Rural communities to receive thermal imaging cameras to aid search-and-rescue efforts

Associated Press

Sixteen rural communities will receive hand-held thermal imaging cameras to aid in search-and-rescue efforts in the Norton Sound region.

The donation, worth about $150,000, comes from the Norton Sound Economic Development Corp. Plans call for the bi-ocular cameras to be distributed within the next few weeks.

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Dan Harrelson chairs the corporation's board and is a village public safety officer for White Mountain. He told KNOM ( ) the cameras should improve search-and-rescue operations significantly.

He said previously, there was one such camera, based in Nome, shared among all 16 communities. Getting it could take hours, even days, and first responders had to learn how to use it.

"You know, time is of the essence. It's critical when you're doing searches for people," he said.

Harrelson said teams will be able to practice using their own cameras now.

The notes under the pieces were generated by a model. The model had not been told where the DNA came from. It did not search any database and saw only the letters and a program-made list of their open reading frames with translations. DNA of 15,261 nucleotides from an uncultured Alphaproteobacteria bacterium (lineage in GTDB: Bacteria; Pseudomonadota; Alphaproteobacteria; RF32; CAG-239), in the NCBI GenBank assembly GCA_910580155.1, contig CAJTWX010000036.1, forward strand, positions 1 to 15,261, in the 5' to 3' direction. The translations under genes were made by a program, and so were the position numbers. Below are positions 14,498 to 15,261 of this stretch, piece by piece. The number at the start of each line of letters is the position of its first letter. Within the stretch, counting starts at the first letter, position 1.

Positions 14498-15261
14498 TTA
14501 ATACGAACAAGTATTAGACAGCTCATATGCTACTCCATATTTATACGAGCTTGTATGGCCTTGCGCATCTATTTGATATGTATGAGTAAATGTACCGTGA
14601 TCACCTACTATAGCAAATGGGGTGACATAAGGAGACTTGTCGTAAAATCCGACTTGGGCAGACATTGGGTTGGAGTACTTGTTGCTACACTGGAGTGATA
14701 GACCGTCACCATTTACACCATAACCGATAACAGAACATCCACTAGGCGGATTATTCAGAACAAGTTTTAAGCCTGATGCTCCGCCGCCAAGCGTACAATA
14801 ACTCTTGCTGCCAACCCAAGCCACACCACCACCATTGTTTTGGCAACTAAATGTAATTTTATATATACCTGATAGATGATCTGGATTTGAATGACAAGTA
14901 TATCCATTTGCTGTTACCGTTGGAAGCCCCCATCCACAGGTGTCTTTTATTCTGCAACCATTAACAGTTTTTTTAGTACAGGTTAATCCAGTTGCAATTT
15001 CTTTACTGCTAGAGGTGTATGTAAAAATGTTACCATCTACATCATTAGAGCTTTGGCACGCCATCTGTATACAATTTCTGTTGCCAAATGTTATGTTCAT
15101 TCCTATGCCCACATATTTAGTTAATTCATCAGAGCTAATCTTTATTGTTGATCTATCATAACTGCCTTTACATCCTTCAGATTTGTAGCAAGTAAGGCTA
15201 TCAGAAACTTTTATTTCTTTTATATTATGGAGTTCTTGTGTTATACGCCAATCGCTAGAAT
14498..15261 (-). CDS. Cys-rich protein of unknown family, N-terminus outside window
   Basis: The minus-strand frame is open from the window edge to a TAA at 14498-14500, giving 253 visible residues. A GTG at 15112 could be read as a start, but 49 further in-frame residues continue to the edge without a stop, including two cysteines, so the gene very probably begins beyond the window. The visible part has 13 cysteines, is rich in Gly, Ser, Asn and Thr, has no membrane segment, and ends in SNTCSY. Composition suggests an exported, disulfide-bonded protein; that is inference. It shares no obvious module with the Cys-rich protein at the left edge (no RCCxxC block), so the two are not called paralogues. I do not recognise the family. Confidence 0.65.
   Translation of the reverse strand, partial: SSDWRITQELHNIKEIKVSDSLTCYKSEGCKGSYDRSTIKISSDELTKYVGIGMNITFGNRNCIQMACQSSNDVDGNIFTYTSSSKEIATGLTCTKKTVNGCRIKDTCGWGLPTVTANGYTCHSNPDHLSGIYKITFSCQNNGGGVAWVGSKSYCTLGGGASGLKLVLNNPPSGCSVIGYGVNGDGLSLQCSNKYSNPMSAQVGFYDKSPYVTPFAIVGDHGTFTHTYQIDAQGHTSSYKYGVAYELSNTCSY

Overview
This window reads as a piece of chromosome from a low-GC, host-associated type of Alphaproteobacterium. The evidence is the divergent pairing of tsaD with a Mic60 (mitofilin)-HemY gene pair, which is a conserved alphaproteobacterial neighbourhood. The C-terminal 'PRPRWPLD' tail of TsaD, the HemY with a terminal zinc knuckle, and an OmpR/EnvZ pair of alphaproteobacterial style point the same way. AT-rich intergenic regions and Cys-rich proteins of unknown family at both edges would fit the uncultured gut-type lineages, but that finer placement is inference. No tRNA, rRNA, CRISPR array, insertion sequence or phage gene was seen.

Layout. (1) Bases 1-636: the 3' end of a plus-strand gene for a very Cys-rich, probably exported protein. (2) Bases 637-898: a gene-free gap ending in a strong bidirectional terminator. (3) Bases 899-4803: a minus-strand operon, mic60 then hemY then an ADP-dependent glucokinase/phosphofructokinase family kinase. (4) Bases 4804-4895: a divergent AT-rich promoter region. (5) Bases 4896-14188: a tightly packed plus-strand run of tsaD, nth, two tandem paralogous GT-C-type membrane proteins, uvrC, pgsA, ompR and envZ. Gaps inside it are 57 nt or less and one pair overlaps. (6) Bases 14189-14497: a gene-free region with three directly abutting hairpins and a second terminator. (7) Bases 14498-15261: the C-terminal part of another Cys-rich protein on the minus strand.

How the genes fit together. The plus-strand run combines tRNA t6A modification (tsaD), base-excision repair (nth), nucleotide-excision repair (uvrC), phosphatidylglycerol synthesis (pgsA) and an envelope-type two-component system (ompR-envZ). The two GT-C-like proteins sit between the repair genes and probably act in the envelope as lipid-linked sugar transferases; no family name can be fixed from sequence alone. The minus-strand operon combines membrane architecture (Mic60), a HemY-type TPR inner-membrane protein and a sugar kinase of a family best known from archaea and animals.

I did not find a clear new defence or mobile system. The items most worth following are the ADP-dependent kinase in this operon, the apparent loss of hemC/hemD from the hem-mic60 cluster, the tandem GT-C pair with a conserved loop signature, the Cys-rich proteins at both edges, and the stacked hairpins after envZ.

The cameras are water resistant and can operate in temperatures as low as 40 degrees below zero.

"Any source that gives off any heat will show up like a greenish-yellow spot on the thermal imaging unit," said Harrelson, who hasn't yet used one of the cameras himself. "The closer you are to the unit — up to about 400 yards, I believe — you can actually make out the figure of a person if they're standing there or laying in the snow."

He expects the cameras to be shown during the annual village public safety officer training event in Anchorage in November. He said that will be an opportunity for officers from around the state to check them out and see if it might work for them, too.


Information from: KNOM-AM,